It’s possible you consider this an “alleged norm” because few people realize how much blog deleting happens. (Any CoOp readers ever follow Fairly Useful by law professors Matthew Sag and Mark Schultz? It’s gone– though abajournal.com still has its footprints.)

    RE: “But is BB a ‘publication of record?'” If not BoingBoing, than what is?

    See also Rebecca Blood’s Weblog Ethics — from 2002.

  5. Deven says:

    Look folks there are few things getting lost here. First Seth, did you read the links you sent me? I did and again thanks. Some of the metafilter links (to which Ms. Blue links) show that many discussing this one are not so sure that Ms. Blue is accurate in her representations. Honestly in this sort of thing one may never know the full scoop. AND for the purposes of this post I think it misses the issue (see below).

    As for not getting it is an ethical issue; please stop and think a little here. Ethics, as much as you may want them to be binding, are not. They work because they are norms that have force if people shun folks or take other action to say that behavior X is unacceptable (well truly ethics based society may not have to use force but that is a different discussion). So the John Yoo idea – I am not sure what you are saying here but if you are saying the NY Times could not, of its own volition, change or delete its archives, I am not sure that is correct. NOW if you are saying folks should be upset and would not respect the Times for such an act, of course and possibly the Times would not recover from such a move. The other link you sent demands that blogs act like newspapers. Maybe that is part of what you are trying to say when you talk of ethics and the Times. Still, that presumes blogs should act like newspapers (big assumption; possible flaws regarding standards and resources). Again I am not saying people have no reason to be upset. And I think that the response forced BB to state more clearly what it is about so that everyone can choose what to do.

    As for the post removals, yes, thanks for the clarification but still insofar as BB was removing BB posts, seems to be in the world of their prerogative. As to whether Jardin took down posts of her co-bloggers, the links and discussions are unclear but that seems to be an issue for BB to sort (again the public may not like BB or specific folks but that does not mean the public can stop the acts directly).

    As for the fake norm issue, Jon, I asked Seth directly and ask you as someone who engages with the tech world: do you think that once something is posted it must remain posted? Or do you think your blog is yours and you can do as you please? Seriously I would love a direct answer on this one.

    It leads to perhaps the most interesting issue of this event: Is BB a paper of record? Even if it is, does it have to behave a certain way? OR in that free-wheeling net way will folks shun BB and it will whither because people do not trust them.

    The dirty laundry stuff is a distraction I think. In simplest terms even a newspaper can delete, edit, revise history on its own. If the government pushes them the math changes. But acting on their own? Yes ethics would indicate that such an act is outside the norms of publishing. BUT just wait and watch, someone will start to argue that they own the work and can destroy it too. Hopefully a paper like that will have few patrons. Then again many may want a paper that gives them the views they like to hear. That will be sad but the alternative is to start a new option for those who want a full range of views and the ability to see what was said before.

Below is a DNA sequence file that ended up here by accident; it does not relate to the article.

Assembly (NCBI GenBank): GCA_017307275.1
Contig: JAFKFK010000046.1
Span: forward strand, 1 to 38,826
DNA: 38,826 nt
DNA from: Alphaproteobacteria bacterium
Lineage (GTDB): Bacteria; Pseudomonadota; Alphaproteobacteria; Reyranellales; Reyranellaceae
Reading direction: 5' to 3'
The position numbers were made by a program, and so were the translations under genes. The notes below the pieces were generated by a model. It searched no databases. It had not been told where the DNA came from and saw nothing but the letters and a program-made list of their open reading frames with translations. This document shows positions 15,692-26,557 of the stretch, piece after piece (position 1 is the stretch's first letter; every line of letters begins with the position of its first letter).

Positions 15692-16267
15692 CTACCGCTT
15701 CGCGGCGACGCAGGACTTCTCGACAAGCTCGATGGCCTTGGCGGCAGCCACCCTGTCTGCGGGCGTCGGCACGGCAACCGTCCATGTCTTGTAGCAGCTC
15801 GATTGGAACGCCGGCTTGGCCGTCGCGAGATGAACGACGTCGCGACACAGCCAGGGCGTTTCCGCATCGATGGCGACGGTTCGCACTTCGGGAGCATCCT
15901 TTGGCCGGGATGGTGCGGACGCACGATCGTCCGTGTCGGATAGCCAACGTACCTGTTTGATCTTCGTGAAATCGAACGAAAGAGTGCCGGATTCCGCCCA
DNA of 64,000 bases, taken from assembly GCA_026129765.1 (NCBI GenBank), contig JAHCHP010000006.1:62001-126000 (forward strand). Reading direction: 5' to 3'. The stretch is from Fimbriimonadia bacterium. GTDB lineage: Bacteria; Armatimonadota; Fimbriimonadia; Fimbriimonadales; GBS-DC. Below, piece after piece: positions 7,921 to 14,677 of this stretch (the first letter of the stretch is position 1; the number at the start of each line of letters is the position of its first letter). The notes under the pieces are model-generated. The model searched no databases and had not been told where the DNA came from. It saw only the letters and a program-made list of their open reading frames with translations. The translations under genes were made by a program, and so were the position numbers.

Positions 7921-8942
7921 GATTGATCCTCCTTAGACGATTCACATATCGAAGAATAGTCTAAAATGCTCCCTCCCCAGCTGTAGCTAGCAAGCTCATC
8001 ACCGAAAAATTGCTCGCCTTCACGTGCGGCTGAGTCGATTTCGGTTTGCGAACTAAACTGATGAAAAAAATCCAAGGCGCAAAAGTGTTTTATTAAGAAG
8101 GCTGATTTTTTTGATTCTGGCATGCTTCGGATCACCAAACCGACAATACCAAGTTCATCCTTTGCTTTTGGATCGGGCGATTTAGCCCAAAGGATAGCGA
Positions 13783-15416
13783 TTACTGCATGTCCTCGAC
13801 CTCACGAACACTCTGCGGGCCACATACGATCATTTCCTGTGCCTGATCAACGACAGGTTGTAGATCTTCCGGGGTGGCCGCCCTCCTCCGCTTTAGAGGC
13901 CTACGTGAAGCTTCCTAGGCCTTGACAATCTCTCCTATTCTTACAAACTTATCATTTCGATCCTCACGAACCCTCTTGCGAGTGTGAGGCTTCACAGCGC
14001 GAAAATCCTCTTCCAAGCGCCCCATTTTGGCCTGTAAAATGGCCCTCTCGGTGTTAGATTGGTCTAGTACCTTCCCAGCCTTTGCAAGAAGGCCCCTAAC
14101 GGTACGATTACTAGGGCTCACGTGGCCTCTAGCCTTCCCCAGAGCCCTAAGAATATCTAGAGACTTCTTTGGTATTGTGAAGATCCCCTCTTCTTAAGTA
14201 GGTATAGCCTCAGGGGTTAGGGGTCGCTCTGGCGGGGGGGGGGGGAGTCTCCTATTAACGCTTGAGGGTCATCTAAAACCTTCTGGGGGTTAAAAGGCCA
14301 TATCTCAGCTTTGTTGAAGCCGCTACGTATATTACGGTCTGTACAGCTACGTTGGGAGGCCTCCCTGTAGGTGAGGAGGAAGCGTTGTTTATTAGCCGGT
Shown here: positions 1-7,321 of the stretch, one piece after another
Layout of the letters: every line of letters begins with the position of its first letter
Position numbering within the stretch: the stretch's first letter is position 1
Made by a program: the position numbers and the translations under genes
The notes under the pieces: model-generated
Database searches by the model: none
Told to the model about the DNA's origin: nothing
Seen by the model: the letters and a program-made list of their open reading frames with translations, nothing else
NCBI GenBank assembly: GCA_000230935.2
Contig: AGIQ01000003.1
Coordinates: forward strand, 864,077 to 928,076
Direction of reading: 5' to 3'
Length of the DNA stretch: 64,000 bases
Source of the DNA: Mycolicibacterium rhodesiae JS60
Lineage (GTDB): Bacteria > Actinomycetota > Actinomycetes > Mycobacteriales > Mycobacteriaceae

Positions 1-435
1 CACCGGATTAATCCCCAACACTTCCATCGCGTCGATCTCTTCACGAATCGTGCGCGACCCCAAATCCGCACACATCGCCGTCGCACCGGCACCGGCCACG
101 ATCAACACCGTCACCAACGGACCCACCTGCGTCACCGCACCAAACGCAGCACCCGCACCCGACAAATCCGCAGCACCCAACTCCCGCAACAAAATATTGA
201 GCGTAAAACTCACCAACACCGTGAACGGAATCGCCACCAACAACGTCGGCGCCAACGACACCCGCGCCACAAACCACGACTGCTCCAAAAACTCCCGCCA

NOW for the head spin, one comment in Metafilter (I think) noted that BB uses Creative Commons. One might then take the old posts (if available and some seem to be from the links sent by Seth) and repost them.

  6. Double sigh 🙁

    I’ve read the links, the MetaFilter thread, the Boing Boing thread, made several personal inquiries, and more.

    What I meant by the John Yoo / New York Times hypothetical was that I hoped to try to convey in terms you’d find familiar why this is an ethical matter, and how trivial it is to recite legal rights (note, I’m not saying anyone is a direct analog of John Yoo – it was just a name I suspected you’d know as profoundly controversial while people “outside the community” might sneer “Who? Meaningless! Why should I care?”).

    Regarding – “do you think that once something is posted it must remain posted? Or do you think your blog is yours and you can do as you please?” Oh, c’mon, what a blatant excluded-middle philosophical fallacy. It’s like saying “Lying? Do you think someone can dictate what you can say on your blog, or do people have a right to say what they want.”


    “Yes, ethics would indicate that telling lies is an act is outside norms. BUT just wait and watch, someone will start to argue that they can define their version of truth. Hopefully a brazen liar like that will have few patrons. Then again many may want a liar that tells them the views they like to hear.”

    Do you see how phoned-in that is?

    The posts have already been reposted elsewhere, http://violetbluevioletblue.net. That’s not the point.

    If you’re just interested in doing a more verbose, better-written, version of the classic net rant of “MY SERVER MY RULES!!!”, (which is quite concise at four words), there’s really nothing more I should say.